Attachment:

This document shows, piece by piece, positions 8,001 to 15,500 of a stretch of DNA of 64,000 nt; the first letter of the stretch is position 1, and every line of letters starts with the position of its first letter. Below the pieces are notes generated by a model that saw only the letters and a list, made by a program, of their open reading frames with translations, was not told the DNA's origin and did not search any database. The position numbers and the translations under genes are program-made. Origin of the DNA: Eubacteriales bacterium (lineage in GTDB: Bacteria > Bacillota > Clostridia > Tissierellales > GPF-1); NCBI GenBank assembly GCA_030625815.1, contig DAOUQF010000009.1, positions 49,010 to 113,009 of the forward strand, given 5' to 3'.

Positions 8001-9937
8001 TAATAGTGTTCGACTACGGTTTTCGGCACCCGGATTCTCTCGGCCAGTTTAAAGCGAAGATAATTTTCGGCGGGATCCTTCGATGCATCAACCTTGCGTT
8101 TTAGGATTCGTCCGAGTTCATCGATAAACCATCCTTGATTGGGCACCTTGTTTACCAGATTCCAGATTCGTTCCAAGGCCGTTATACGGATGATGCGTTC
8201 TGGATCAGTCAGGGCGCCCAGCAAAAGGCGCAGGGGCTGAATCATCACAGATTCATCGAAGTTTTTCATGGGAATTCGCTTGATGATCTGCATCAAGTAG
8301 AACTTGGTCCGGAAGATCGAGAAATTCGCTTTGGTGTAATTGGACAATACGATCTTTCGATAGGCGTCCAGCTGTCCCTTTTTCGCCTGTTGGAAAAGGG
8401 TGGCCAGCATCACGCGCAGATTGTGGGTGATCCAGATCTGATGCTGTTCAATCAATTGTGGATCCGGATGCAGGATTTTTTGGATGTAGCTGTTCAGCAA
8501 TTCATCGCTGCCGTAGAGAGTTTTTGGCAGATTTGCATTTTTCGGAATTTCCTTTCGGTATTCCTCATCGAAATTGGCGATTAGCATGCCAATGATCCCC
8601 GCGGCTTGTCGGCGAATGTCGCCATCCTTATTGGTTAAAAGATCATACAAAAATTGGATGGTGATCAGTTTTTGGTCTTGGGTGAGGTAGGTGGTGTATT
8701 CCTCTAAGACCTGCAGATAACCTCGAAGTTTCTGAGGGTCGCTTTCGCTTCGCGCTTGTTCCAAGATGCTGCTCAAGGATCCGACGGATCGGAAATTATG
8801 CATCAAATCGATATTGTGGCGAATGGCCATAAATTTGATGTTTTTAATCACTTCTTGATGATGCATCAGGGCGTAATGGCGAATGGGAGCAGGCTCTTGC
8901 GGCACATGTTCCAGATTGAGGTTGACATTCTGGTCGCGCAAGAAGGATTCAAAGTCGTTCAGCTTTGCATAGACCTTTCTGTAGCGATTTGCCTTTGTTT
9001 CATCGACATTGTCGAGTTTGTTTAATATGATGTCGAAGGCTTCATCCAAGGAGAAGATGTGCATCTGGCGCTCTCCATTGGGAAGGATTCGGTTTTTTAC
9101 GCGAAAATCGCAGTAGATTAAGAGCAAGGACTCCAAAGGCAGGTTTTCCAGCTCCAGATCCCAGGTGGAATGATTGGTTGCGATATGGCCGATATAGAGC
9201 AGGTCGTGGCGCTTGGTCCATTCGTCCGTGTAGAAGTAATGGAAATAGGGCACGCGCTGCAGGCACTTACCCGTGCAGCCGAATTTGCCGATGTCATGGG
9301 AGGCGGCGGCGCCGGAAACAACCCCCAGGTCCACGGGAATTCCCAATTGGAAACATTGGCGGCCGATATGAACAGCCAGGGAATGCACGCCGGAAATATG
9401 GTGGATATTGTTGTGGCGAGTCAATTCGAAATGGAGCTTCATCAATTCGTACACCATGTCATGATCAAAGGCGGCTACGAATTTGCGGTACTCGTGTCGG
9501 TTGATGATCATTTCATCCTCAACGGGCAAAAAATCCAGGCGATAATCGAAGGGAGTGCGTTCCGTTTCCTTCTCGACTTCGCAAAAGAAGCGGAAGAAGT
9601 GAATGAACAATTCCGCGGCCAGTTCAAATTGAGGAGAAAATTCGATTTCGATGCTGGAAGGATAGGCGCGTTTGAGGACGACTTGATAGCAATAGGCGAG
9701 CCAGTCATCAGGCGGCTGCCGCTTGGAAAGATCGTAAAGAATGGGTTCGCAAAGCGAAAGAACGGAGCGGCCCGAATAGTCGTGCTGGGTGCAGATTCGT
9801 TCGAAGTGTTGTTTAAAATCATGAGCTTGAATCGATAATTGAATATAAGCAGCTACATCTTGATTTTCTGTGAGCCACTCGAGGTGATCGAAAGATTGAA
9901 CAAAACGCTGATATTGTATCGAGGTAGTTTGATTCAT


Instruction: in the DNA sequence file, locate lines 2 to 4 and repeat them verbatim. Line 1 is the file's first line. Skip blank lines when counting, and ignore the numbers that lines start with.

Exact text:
Positions 8001-9937
8001 TAATAGTGTTCGACTACGGTTTTCGGCACCCGGATTCTCTCGGCCAGTTTAAAGCGAAGATAATTTTCGGCGGGATCCTTCGATGCATCAACCTTGCGTT
8101 TTAGGATTCGTCCGAGTTCATCGATAAACCATCCTTGATTGGGCACCTTGTTTACCAGATTCCAGATTCGTTCCAAGGCCGTTATACGGATGATGCGTTC